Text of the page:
Review: Beth Blade And The Beautiful Disasters – 'Bad Habit'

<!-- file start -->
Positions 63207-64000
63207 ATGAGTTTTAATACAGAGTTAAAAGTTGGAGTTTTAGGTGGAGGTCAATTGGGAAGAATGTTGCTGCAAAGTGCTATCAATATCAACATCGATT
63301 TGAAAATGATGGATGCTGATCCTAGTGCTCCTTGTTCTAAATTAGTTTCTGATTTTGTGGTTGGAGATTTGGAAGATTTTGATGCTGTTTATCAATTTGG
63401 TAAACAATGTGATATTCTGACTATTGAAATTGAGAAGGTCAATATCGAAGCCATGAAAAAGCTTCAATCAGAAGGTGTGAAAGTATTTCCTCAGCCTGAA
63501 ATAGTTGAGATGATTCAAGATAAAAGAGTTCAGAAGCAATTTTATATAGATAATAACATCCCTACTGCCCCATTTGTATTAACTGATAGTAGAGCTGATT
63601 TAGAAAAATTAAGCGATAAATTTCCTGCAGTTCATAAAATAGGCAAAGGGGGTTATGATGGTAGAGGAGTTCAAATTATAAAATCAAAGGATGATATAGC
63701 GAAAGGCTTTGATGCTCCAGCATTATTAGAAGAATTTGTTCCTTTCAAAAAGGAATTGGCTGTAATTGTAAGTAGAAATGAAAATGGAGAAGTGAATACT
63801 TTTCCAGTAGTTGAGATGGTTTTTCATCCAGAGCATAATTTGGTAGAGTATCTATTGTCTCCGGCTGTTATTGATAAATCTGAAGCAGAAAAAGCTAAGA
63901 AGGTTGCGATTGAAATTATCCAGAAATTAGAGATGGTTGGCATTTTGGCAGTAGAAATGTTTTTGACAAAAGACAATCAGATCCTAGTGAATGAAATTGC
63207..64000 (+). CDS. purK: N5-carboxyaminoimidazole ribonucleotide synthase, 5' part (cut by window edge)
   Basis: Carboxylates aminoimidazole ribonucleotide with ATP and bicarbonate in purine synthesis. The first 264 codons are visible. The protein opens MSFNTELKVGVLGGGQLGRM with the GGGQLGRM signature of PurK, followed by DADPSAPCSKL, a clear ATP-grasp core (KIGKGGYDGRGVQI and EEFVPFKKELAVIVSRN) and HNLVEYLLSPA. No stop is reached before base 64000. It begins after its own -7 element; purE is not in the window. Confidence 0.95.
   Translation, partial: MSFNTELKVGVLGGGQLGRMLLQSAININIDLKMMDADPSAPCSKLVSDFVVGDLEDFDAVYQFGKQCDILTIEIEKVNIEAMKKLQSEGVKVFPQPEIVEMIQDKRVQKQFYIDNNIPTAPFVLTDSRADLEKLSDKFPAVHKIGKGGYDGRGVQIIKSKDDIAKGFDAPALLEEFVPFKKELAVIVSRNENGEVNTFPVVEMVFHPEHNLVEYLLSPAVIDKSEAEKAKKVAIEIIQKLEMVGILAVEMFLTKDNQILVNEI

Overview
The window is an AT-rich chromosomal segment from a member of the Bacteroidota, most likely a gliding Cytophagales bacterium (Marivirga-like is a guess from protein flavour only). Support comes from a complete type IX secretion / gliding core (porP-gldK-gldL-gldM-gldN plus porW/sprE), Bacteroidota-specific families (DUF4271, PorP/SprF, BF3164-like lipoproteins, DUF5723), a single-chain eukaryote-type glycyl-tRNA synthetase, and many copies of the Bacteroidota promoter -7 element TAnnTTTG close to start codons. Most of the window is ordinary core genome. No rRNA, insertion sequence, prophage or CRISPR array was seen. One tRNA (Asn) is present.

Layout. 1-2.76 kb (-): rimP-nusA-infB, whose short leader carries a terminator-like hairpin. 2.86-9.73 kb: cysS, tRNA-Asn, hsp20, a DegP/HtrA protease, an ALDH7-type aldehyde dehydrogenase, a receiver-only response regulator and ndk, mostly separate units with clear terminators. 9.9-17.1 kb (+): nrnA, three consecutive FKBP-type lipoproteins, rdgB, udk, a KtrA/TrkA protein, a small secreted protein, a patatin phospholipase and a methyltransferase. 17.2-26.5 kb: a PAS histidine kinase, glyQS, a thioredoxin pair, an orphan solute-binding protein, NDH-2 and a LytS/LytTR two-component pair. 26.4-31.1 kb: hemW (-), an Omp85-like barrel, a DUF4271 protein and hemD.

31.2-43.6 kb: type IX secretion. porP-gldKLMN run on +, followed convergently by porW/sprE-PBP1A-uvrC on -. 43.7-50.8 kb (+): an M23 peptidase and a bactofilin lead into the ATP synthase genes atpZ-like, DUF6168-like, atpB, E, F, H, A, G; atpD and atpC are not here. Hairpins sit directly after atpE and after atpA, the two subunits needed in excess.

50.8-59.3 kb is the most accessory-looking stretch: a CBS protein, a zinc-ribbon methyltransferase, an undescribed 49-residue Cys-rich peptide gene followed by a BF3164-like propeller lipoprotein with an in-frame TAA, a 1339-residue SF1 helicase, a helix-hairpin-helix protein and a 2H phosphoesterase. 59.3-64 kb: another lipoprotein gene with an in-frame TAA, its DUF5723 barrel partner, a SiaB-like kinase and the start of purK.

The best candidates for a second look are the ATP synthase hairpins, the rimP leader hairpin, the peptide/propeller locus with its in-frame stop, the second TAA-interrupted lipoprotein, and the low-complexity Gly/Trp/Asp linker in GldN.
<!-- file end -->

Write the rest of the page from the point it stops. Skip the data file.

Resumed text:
With Classic Rock championing their cause, and Lzzy Hale tweeting her support, Cardiff-based rockers Beth Blade and The Beautiful Disasters are on a bit of a roll. The album garnering all the praise is debut, ‘Bad Habit’. Ten tracks of no-nonsense hard rock, with a huge slice of attitude thrown in. Opener, ‘Hell Yeah’, features a healthy smattering of crunching guitar riffs and a shout-out-loud chorus, which, like any good chorus, is ready made for audience participation. Beth Blade has a huge, booming voice that is perfect for making herself heard over the crowd, and harnesses the snotty ‘fuck you’ attitude of The Runaways, and in particular Joan Jett. Craig Manning provides the impressive guitar licks, while Blade backs him up, laying down crucial rhythm guitar. The solos sprout wings and really let fly towards the end. The lyrics are quite basic, “bottle of jack… cadillac” but let’s face it, AC/DC have proved that the best rock songs don’t need to have any deep meaning. So, after taking the stick out of my ass, I went with the flow and got onboard. Swapping ‘Hell Yeah’ with the title track that immediately follows it might have made sense. ‘Bad Habit’ is a belter, and would have been the perfect album opener. Fast, machine gun vocals from Blade during the intro, instantly memorable hooks, and the all-important whoa whoa’s. The influence of Ms Hyde herself, Lzzy Hale, is evident throughout, just as it is on the show-stopping ‘Poster Girl For Pain’. A not so distant cousin to ‘Familiar Taste Of Poison’ from Halestorm’s debut album, it’s a slow burning gem with a hint of menace in the lyrics. Isolate the vocals, and you’ll hear an Alice In Chains groove from the engine room of Sam Brain on drums and Nicko Goodwin on bass. Beth Blade’s vocals are softer with a touch of heartbreak about them. Someone has hurt her, and she’s making it known. The song leads into ‘This Bitch Bites’, which perhaps is her response to the villain of the piece in the previous track. Another highlight on the album. ‘Hell In High Heels’ has a fantastic old school classic rock vibe throughout. Thin Lizzy-esque guitars perfectly highlight just how influential Lizzy still are. ‘If You’re Ready To Rock’ is Blade’s tip of the hat to Kiss. It’s simplistic, it’s a party anthem complete with handclaps, it does what it says on the tin. ‘Angel With A Dirty Face’ is a massive power ballad, which, along with ‘Poster Girl For Pain’, ‘Bad Habit’ and ‘Beautiful Disease’ shows great lyrical promise for Beth Blade’s future. ‘Legends Never Die’ is an unashamed celebration of everything rock n’ roll, Blade telling the tale of how she discovered this thing called rock. It’s infectious and from the heart. How can you not raise the horns to lyrics like “Marshall stack turned up to 11”? Pay attention, and you’ll hear name checks to Queen, Kiss, Motörhead, and Van Halen, to name just a few. A fitting way to end the album. ‘Bad Habit’ has a few rough edges, which can only be expected on a debut album. Given time, and what can be learned through experience, the future is looking rosy for Beth Blade and The Beautiful Disasters. ‘Bad Habit’ is available now. For more information on the release and live dates, head over to their official facebook page. Review: Dave Stott Photo: Jo Gosling]]>

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